The survivors of the sinking in later years did their best to reverse the conviction that smeared their leader’s name. In doing so they demonstrated an unfailing commitment to their captain’s memory. In fact, the crew was trying to remove the blemish from the memory of the man who committed suicide in 1968. The suicide was undoubtedly triggered by a sense of injustice of the court sentence; at the same time the feeling of grief was exacerbated by the hate mail that started coming to McVay’s house weeks after the trial and which “he would continue to receive for the rest of his life” (Stanton 2001:274).
The involvement of the Floridian school boy in the project helped to propel the forlorn case and resulted in the passage of an exonerating amendment by Congress on October 12, 2000. A sad end for the heroic tale the survival of the USS Indianapolis was; but even in this difficult time the crew demonstrated that they were committed to their ideals and ready to deal honestly with their leader even if this effort did not promise them any material advantage. By this they fulfilled the requirement to treat all individuals with human dignity and manifest the highest moral character embodied in the commitment core navy value.
The story of the USS Indianapolis shows how attention to small details is important in the Navy. Insignificant in the peaceful times, some measures when followed to the point, can save lives in war times. Thus, the port officers received an order to keep from reporting the arrival of every time. At their own discretion, they decided to keep from reporting cases when a ship failed to arrive on time. As a result, the non-arrival of the USS Indianapolis went unreported. The crew was deprived of the opportunity to report the catastrophe themselves because of the damage to their radio rooms. The ship was quickly submerging, and the possibility for radio calls for help was forfeited. Had the port authorities shown more commitment to what they were doing, by demonstrating a higher level of technical excellence and thoroughness, the crew of the USS Indianapolis could have been saved from the prolonged stay in the water that took about 600 lives.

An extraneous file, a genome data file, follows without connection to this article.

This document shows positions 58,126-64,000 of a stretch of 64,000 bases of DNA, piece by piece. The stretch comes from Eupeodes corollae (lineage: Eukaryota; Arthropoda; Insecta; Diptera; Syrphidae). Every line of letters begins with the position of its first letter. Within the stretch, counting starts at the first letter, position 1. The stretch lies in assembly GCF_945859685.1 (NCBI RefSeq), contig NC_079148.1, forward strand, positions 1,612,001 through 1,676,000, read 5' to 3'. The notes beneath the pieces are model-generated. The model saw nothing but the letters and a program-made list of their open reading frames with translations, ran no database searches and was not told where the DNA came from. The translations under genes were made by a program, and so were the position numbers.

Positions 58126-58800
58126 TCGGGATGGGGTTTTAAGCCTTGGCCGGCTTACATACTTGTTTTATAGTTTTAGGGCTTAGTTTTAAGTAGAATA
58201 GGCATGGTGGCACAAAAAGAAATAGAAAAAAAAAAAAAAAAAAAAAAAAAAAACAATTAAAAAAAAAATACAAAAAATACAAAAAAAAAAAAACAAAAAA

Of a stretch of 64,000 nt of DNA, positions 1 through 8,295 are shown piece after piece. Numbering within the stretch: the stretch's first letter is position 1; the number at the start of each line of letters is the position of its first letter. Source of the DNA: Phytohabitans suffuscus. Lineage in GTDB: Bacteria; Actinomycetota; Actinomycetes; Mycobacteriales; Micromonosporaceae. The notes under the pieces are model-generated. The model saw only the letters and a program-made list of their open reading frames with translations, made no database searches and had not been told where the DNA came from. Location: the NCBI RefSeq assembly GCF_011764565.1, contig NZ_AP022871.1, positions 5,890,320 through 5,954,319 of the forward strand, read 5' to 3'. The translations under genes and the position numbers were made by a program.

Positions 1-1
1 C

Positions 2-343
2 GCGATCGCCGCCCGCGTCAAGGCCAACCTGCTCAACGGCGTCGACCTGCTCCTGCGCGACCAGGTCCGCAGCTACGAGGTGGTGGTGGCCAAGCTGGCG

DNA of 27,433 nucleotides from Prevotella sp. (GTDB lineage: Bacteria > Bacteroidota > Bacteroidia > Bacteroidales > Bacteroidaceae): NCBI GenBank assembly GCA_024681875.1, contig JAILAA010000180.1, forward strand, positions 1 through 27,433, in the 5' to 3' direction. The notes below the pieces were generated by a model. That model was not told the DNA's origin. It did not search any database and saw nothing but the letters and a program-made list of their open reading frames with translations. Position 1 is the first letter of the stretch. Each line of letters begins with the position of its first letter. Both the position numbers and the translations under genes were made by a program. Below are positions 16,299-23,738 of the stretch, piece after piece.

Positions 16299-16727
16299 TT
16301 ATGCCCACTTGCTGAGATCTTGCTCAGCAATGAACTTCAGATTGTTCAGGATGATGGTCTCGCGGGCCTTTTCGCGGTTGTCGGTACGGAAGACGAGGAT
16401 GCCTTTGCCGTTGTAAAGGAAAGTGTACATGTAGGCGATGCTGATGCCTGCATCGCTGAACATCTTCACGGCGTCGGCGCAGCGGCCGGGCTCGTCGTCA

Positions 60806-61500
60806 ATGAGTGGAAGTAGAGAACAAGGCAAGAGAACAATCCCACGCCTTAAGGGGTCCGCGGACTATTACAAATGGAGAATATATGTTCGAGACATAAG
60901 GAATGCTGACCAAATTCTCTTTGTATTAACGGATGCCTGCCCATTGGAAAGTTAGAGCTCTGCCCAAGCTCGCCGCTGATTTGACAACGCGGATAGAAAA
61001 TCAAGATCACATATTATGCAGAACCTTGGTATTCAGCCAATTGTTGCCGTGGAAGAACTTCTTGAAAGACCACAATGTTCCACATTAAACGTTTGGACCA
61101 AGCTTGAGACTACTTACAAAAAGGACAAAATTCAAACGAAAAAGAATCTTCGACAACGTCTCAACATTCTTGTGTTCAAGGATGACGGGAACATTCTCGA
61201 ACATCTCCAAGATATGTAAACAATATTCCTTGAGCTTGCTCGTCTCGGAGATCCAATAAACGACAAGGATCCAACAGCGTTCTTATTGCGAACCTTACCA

There are many lessons that can be learned from the gripping story of men fighting their and others’ mistakes, enemy, and the dangers of the element. Thanks to their enormous courage and self-possession the survivors withstood the trial, not giving in to dementia or panic among the raging waves of the ocean. Their heroism can be looked up to by the modern-day warriors and sailors who set out for perilous warfare in distant areas of the earth. The crew of the Indianapolis showed themselves worthy of remembrance, and Doug Stanton’s book serves this purpose by offering objective facts captured in first-hand narratives of the participants of the event.